Technically, the term “Mastiff” (when used alone) refers specifically to the English Mastiff breed. Terriers were also predominantly inter-bred with the old, extinct English Bulldog. There are multiple major differences between Mollossers and Terriers as much as there are major differences between all the Mastiff-type breeds in terms of nature, temperament, size, behaviour, training methods to be used, lifespan etc.

Breeds such the Bullmastiff, Dogue de Bordeaux, Fila Brasileiro, Pyrenean Mastiff, Spanish Mastiff, Neapolitan Mastiff, Tibetan Mastiff, Cane Corso, and many others fall into a large category of “Molossers”, which are of Mastiff-type, but are thus not Mastiffs and should not carry genes from Terrier lines, contrary to the Boerboel, which may carry terrier genes.

CONTEXT TO WHERE THE CONFUSION STARTED

doggyconfusionBoerboels are clearly a local mix of local, British and European breeds even though they somewhat resemble the Bullmastiff and English Mastiff. History – DeBeers brought Bullmastiffs to South Africa to guard their mines, while our farmers then mixed them with an already African-mixed-made Boerboel to form an aggressive, yet loyal dog.

KEY DIFFERENCES

A Bullmastiff  by standard always has a proper black mask, black nose and rarely barks unless there’s danger or extreme excitement.  A Boerboel may or may not, by standard, have a black mask. Bullmastiffs are also much less common in South Africa bullmastiffpups1 boerboelpups1than Boerboels and are likely to get along with other breeds and animals. Boerboel males have been reported to weigh up to 110kg (240 pounds) while very large bullmastiff males weigh in at 70kg (145 pounds). The Cape Bullmastiff Club, for instance, aims for a Bullmastiff male to be ideally not more than 59kg (130 pounds). As a result, these breeds also consume considerably different mealsizes – up to 30% difference (700 grams vs 1kg per day). Due to size, many Boerboel owners prefer to dock the tail shortly after birth, however very few breeders would endorse this practice. A Bullmastiff’s temperament is formed in the first 12 months and seldomly changes much thereafter. Young Boerboels are less jumpy than young Bullmastiffs and usually comfortable without getting their front paws onto you as regularly. The Boerboel has a longer nose (about 2/5 to 1/2 muzzle-to-head ratio), while the Bullmastiff has a 1/3 muzzle-to-head ratio. Since 2008 the Boerboel can also be registered with the SABT (South African Boerboel Breeder Association) with a black coat, but not on the KUSA Boerboel standard, so a buyer needs to decide which standard to follow. If the dog has a black coat or is the descendant of a dog with a black coat it cannot be registered with the AKC, KUSA, BI or Ebbasa. The black coat has presently been accepted by DAFF (The Dept. of Forestry & Fisheries) and subsequently by the SABBS as well. Steel-grey and other black variants have not been accepted by any breed societies. Bullmastiff is limited to the four breed colors according to all international standards.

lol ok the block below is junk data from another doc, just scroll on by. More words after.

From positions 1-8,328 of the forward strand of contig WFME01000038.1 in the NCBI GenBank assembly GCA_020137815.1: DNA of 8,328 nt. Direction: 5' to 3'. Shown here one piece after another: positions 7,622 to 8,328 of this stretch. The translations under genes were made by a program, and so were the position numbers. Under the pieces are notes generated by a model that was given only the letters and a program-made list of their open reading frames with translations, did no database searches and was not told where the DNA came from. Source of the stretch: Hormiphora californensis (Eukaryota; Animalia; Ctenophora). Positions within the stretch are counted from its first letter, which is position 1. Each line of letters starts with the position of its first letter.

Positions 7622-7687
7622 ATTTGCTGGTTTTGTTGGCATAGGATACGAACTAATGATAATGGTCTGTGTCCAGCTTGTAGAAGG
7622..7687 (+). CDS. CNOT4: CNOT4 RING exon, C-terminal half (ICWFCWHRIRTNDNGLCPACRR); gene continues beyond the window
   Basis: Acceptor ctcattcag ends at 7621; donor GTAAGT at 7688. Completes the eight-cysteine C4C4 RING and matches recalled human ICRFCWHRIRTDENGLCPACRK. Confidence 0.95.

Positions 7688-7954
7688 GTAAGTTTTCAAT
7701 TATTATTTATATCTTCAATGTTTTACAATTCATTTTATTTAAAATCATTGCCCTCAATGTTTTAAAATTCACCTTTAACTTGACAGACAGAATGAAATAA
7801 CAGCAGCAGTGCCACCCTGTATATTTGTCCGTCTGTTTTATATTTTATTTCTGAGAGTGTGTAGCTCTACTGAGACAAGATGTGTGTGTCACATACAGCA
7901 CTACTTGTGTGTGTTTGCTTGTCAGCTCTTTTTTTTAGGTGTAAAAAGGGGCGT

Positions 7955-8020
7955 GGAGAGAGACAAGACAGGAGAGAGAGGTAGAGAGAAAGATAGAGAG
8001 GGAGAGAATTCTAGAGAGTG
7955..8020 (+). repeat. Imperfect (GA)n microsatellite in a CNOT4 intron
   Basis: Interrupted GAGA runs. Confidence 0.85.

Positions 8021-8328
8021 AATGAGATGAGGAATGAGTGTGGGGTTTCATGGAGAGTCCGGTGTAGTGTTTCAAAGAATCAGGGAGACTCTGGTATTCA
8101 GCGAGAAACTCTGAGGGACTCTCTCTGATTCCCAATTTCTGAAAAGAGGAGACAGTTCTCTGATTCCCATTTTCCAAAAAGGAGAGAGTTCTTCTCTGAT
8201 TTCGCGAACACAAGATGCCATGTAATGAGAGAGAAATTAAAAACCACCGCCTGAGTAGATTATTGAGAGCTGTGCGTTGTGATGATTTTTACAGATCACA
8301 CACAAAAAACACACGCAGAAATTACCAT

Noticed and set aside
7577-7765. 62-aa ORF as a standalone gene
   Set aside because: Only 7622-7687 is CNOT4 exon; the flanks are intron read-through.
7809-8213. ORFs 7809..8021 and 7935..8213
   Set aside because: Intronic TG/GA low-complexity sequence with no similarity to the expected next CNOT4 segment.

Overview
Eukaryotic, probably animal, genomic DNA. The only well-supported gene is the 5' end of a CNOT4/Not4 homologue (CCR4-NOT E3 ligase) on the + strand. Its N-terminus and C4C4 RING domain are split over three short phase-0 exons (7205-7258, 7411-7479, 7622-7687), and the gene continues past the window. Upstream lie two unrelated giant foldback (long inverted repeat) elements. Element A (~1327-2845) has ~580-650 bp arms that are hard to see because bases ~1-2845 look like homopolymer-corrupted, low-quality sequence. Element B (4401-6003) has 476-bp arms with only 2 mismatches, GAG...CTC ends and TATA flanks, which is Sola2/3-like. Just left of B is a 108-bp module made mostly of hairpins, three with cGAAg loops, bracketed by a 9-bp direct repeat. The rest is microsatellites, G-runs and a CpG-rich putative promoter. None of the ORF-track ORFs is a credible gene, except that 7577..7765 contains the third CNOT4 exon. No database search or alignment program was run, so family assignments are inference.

CHOOSE WISELY!

Don’t be fooled by many people trying to sell crosses, usually unregistered, as Bullmastiffs, Boerboels or English Mastiffs. Never buy a Boerboel from a breeder who is bullmastiffboerboelwarningnot associated with the SABBS and who is not registered with KUSA or SABT. You may end up buying a problem. We say this with great respect for those who breed these breeds responsibly. True Molosser breeds have more heart than teeth. Demand a KUSA-registered Bullmastiff. This means the previous generations have documented heritage to help us predict what we get! There are no guarantees with dogs and they remain animals despite being tamed by humans over many years. Respect this fact and educate yourself properly on your breed of choice, especially with a large breed.

SIMILARITIES

Both breeds are known to somehow get along with Jack Russell Terriers. Both may weigh in similarly before 12 months of age. Similar masks. Similar silhouette. Similar Bark sound. bullmastiffsimilaritiesSimilar height at maturity (approximately 55 – 69 cm). Both are likely to thrive on physical affection, strict rules, structure and pampering. SPECIAL NOTE: It may be very hard to distinguish these breeds by looking at puppies before 12 weeks of age. Always demand to see the papers and meet the owners and parents!